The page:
Voices November 17, 2020
From eagle’s wings to garage rock: music infuses suffering with hope
When Joe Biden delivered his victory speech, he quoted the hymn On Eagle’s Wings to express the Catholic faith that sustains him.
Composed by Father Jan Michael Joncas, the song was written to console a friend whose father had just died. It debuted at the wake.
Often derided by music snobs, the hymn has become, because of the real comfort it brings, a favourite among people in the pews, especially when sung at funerals.
In his own life, Biden has learned to bear the burden of suffering. Early on, he lost his wife and one-year-old daughter in a car accident. And his son Beau, who was particularly fond of the hymn, died at 46 from brain cancer.
Vatican II said liturgy “should be distinguished by a noble simplicity” (Sacrosanctum Concilium 34). Folk songs are marked by this quality. It is no surprise they can bring a quiet strength in our darkest hours.
“Noble simplicity” became the slogan of a musical revolution introduced in the 1760s and 1770s, writes music historian Larry Wolff. The German philosopher and poet Johann Gottfried von Herder “promoted the idea of the uncomplicated folk song as an ancient and admirable form of music, different from culture to culture but globally omnipresent,” notes Wolff.
In our day, the folk songs beloved by the masses are usually expressed by rock music. The same week Biden was elected, Canada’s TVOntario premiered another excellent documentary via YouTube.
Picture My Face: The Story of Teenage Head looks back at a Canadian garage rock band that achieved gold record success in Canada.
They were on the verge of breaking out in the U.S. market in 1980. But a tragic accident suddenly interrupted their trajectory towards mega-stardom.
Guitarist and songwriter Gord Lewis suffered serious injuries. Although he later returned to the band, they spent the next four decades playing small gigs cross Canada.
In 2008, lead singer Frankie Venom died at 52 from throat cancer, leaving the band reeling in the wake of tragedy yet again.
The documentary begins with a stark juxtaposition. It shows the band in concert at the height of their success, and then in the present day with the band taking a limo ride to visit Frankie’s grave site.
They gaze at the words on Frankie’s tombstone: “Picture My Face.” It’s the name of the band’s smash hit first single, which appeared on their first album in Canada.
But in the documentary the phrase takes on a new meaning. Exploring the impact of death and suffering upon the lives of the band members, it expresses a loving remembrance.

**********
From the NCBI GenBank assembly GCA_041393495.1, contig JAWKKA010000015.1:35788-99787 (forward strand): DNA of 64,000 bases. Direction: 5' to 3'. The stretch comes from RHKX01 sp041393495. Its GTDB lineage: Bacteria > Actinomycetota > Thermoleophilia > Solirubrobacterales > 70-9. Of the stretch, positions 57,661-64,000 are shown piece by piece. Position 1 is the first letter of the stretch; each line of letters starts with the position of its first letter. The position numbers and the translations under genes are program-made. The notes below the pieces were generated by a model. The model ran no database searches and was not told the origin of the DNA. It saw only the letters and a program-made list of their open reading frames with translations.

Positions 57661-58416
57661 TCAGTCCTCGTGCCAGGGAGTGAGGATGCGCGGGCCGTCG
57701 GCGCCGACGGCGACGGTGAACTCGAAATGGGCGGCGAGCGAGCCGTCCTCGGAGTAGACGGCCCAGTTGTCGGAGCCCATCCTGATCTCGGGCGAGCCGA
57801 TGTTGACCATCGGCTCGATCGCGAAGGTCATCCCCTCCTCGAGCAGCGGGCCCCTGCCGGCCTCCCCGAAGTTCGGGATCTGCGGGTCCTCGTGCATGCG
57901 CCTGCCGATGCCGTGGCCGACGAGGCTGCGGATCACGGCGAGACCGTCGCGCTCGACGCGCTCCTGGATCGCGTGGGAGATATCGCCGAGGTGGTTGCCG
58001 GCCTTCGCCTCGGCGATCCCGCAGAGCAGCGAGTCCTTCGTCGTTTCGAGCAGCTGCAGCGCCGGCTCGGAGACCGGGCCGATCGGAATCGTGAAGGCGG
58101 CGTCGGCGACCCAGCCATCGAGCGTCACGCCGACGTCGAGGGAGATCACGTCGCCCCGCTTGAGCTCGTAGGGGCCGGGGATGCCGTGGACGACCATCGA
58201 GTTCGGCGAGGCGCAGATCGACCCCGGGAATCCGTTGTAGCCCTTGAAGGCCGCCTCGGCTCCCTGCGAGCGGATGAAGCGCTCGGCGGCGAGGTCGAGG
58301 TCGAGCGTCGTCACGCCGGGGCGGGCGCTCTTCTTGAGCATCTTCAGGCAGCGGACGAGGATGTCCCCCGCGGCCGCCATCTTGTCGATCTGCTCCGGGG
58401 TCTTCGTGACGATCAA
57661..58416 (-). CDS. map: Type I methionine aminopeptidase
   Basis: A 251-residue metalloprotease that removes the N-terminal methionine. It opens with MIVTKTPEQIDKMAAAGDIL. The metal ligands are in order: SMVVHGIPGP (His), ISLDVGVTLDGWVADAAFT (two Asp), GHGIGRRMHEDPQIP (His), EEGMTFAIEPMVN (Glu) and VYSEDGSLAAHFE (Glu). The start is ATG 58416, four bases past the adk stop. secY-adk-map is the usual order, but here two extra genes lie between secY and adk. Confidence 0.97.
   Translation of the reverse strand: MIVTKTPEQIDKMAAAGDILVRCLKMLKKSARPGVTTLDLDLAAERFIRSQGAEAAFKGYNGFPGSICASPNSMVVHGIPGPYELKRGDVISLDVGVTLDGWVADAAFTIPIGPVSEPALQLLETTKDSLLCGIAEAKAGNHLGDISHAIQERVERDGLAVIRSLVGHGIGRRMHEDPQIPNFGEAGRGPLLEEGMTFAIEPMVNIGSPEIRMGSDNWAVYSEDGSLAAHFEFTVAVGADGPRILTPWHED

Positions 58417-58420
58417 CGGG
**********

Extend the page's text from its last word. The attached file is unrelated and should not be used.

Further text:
Gord Lewis, still reeling from Frankie’s death and his own automobile accident, is shown struggling with severe depression. The band supplements Gord’s medical treatments with efforts to get Gord to record a new album with them and play live shows.
The documentary chronicles much of this real-life pain and struggle as it happens. We root for the band as Gord plays a triumphant live show again with them at the movie’s end.
The film’s central message is supplied by Gord’s brother, Father David Lewis, interviewed at his parish, St. Teresa of Avila Roman Catholic Church.
“I believe in Gord’s calling and I believe in my own,” says Father Lewis. As he listens to Teenage Head’s music on camera, he exclaims, “I love it! Love it. It’s of God! God is part of this.”
Father Lewis explains how he believes rock music “just gives strength.” He also reveals: “Gord and I have lost our parents, so we feel like orphans. And I think Gord felt like that when Frank died.”
The importance of this type of music? “Suffering. It’s about suffering,” announces Father Lewis. “I think that’s what produces rock and roll. You learn how to suffer.”
It’s an impromptu homily on the film’s central theme. “The blues and rock and roll are about suffering and expressing it with hope,” he says.
Eminently worth watching, this documentary will lead you to reflect on the presence of suffering and loss in your own life. Perhaps you’ll even start listening to old records from the 1980s.
But, if you want to experience a contemporary expression of the cathartic power of rock and roll, check out the new album from English hard rock band Wytch Hazel, III: Pentecost.
In their Christian lyrics, Wytch Hazel joins words from Scripture together with early music influences and 1970s metal.
Every track is brilliant. By coincidence, I celebrated the U.S. election results with Wytch Hazel’s magnificent track Dry Bones turned up loud:
“Here a work restoring power has been sent / We will rise like eagles by His mighty breath.”